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Making maple syrup PDF Print E-mail
Tuesday, March 05, 2013 3:41 PM

Kids can help collecting the maple sap. The young Ziegler children gather maple sap into a plastic five gallon bucket. It used to be popular at grade school show and tell and it also made a great 4 H project. Although the Zieglers do not make maple syrup commercially anymore and their family sugar bush is located near Crystal Falls. (Ziegler photo)
By Bill Ziegler For the Iron County Reporter
CRYSTAL FALLS—Most of us love pure maple syrup, but it is fairly expensive to buy. Many of us Upper Peninsula residents are fortunate enough have maple trees around our residences or our camps. If you own, or can “borrow”, some maple trees you can try your hand at making maple syrup. When you are lacking enough maple trees, I have found that many people will let you tap their trees for a share of the valuable finished maple syrup. However, you will definitely need to work out an agreement before tapping other property owner’s trees. Some of the most productive maple trees (and earliest to have a sap run) are the maple trees with large tops (crown area) in house yards.
If you have never made maple syrup it you will find it is an excellent family activity. It is a great way to pass on some traditional outdoor skills to your children and/or grandchildren. All you need is about five to ten maple taps (drilled holes for sap spouts) and some basic equipment to get started. There is no upper limit but if you have more than about 20 taps you may need more expensive equipment to boil it down. Any maple tree will work although sugar maples are the best maple species to use. The number of taps in a maple tree varies on its size (diameter). A few large diameter maple trees will easily meet the five to ten taps I previously referred to.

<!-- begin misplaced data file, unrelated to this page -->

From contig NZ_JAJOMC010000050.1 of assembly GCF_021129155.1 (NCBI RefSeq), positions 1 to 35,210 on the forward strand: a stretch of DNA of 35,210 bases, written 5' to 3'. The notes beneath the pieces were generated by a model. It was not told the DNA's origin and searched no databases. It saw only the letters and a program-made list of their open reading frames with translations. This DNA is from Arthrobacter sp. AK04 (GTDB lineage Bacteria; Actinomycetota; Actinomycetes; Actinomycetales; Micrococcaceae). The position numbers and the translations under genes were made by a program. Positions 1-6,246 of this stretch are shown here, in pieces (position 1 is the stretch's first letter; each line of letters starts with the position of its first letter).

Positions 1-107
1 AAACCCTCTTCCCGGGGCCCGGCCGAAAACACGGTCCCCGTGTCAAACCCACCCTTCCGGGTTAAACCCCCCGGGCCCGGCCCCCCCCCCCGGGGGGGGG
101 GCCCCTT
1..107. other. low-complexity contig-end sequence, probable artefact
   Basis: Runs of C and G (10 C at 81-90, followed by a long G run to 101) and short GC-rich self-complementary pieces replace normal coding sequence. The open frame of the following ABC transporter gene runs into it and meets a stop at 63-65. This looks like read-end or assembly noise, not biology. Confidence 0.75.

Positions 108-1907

US Department of Agriculture guidelines say you should only make one tap in a maple tree that is about ten inches diameter. The tap holes are placed about two to four feet above the ground. The tap holes are drilled three inches deep so that you access the white “sap wood”. To give some perspective a maple tree with a 25 inch diameter or greater, can be tapped in four spots. If you are tapping a tree that has been tapped before, you should drill the hole at least six inches away from last year’s tap hole scar (the hole heals up on its own).
Commercial maple syrup producers need a large amount of expensive equipment. It is possible to scale the equipment down and produce limited amounts of maple syrup on a budget. More local hardware stores are carrying basic syrup making supplies as this activity has seen resurgence in popularity. For more... get the Reporter online or at your newstand.